Secretary-General's remarks to press on the situation in South Sudan
New York, 18 December 2013
SG: Ladies and Gentlemen,
I have just briefed the Security Council on the challenges of illicit drug-trafficking in the Sahel and West Africa.
At this time I would like briefly to say a few words about the latest situation and developments in South Sudan.
I am deeply concerned about the current situation in South Sudan.
I spoke to President Salva Kiir yesterday morning, urging him to do everything possible he can to end the violence and to ensure respect for human rights and the rule of law.
I also impressed on him the need to resume dialogue with the political opposition. I welcome the reports this morning that President Salva Kiir is willing to enter into such talks.
I also spoke to President [Yoweri] Museveni of Uganda because of his role as regional leader.
My Special Representative, Hilde Johnson, remains in constant contact with the Government and others with influence on these issues – including a meeting with the President today, where similar messages were conveyed.
This is a political crisis, and urgently needs to be dealt with through political dialogue. There is a risk of this violence spreading to other States, and we have already seen some signs of this.
It is essential to protect the human rights of all those who are detained. Mandated human rights monitors must have full access to visit the detainees. Security forces must operate in full compliance with international humanitarian law.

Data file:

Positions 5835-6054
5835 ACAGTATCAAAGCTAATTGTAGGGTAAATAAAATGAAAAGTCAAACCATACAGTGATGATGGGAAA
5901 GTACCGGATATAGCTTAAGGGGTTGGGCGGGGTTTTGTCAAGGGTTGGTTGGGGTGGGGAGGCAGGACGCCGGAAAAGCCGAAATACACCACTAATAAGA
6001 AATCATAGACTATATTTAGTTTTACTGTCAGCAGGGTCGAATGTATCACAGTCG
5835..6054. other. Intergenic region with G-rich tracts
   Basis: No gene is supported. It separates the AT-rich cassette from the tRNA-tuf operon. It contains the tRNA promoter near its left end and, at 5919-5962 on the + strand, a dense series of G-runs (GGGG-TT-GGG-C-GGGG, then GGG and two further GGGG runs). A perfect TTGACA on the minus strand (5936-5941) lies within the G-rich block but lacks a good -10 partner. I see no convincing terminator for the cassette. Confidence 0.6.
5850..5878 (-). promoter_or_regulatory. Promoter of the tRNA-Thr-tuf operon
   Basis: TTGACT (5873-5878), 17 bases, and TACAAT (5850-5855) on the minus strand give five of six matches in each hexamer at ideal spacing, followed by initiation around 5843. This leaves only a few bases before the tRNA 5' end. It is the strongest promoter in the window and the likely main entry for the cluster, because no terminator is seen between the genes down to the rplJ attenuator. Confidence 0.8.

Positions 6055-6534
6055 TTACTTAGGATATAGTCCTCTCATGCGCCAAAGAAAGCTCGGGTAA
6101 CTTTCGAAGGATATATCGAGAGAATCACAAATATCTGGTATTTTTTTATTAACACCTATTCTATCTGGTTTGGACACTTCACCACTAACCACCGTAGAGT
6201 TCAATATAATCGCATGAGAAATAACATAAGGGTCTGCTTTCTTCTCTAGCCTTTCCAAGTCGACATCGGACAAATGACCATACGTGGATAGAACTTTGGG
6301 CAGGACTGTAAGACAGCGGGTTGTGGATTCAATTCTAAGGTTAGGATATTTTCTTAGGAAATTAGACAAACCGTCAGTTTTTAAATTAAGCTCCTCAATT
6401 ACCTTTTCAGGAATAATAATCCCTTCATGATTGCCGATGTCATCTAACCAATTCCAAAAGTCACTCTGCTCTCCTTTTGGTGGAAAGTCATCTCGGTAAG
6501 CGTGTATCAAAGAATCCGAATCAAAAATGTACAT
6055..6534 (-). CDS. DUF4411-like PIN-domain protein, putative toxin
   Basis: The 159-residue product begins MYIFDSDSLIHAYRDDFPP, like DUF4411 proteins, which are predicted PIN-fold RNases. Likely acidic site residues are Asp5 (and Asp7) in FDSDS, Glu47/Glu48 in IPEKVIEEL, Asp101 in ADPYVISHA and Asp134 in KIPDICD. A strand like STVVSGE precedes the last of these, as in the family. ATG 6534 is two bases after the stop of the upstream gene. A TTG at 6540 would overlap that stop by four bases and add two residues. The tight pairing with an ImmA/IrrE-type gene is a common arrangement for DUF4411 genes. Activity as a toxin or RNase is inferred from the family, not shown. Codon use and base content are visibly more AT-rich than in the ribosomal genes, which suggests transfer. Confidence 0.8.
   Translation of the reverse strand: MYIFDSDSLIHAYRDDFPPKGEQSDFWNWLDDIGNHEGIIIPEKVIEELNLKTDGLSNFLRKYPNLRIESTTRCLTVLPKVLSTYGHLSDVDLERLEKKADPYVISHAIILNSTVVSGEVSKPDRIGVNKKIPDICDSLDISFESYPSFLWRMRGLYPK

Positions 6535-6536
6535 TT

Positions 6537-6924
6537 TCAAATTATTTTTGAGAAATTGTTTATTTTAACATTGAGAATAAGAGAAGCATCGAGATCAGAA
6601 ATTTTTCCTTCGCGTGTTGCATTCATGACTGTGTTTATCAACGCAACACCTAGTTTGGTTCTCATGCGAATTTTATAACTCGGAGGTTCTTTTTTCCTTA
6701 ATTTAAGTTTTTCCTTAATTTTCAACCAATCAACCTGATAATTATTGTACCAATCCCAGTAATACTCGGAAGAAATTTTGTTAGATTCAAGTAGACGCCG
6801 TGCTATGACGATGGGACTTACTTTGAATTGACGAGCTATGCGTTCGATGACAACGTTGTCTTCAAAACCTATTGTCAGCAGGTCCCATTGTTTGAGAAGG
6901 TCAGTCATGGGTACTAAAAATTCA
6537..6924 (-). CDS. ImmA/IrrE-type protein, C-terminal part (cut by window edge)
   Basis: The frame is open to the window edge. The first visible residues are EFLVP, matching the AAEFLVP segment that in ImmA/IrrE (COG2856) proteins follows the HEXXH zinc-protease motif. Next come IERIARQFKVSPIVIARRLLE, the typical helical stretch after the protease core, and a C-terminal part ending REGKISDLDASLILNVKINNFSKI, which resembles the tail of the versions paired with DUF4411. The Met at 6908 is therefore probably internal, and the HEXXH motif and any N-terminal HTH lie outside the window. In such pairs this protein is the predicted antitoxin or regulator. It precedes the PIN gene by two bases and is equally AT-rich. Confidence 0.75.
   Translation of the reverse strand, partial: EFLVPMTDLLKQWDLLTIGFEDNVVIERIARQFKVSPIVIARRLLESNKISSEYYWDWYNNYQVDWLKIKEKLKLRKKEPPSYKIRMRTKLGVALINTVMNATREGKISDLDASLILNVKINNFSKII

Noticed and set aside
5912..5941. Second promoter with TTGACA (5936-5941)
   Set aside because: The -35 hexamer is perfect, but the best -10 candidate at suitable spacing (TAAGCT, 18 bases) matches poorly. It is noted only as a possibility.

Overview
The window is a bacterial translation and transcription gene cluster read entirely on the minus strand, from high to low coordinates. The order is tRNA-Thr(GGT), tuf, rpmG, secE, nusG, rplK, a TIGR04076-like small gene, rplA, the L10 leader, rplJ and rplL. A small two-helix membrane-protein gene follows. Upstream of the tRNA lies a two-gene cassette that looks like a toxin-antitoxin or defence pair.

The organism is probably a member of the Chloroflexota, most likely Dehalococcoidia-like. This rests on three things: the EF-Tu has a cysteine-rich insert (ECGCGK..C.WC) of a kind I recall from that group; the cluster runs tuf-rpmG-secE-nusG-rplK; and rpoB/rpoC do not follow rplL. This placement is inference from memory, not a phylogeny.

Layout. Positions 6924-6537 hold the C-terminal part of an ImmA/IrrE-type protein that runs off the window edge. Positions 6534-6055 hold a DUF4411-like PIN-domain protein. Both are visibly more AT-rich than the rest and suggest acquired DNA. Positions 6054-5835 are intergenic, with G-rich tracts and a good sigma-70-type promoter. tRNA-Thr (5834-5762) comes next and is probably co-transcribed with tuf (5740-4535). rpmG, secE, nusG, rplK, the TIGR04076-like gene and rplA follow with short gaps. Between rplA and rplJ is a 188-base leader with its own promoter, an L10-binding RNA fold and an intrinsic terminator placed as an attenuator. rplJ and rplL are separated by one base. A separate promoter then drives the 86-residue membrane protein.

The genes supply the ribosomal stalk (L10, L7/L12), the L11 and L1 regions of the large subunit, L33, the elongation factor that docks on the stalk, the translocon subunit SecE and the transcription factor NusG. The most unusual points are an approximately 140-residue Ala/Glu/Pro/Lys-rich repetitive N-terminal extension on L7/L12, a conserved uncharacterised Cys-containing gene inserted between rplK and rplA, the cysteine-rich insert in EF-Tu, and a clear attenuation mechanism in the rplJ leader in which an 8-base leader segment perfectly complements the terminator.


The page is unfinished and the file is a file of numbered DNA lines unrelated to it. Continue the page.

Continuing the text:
The UN Mission in South Sudan has received reports of many people being killed and injured. We are in the process of verifying the reports.
Our mission continues to support civilians in its two compounds in Juba – now numbering close to 20,000 -- as well as several hundred in Jonglei.
I call on the Government to cooperate fully with UNMISS as it fulfils its protection mandate, including in the provision of basic relief to civilians in need and in conducting human rights investigations into allegations of human rights abuses in recent days.
I count on President Salva Kiir’s leadership at this critical moment. Thank you very much.
Q: Would you consider, Mr. Secretary-General, sending extra UN troops to Juba?
SG: We have UNMISS there, so it is not a question we are considering at this time. We are using all possible political influence including my own engagement and my Special Representative Hilde Johnson has been spending recently days and nights in addressing these issues. Thank you very much.
Q: The former Vice President [Riek Machar], has anyone reached out to him?
SG: No, no, I didn’t. Thank you very much.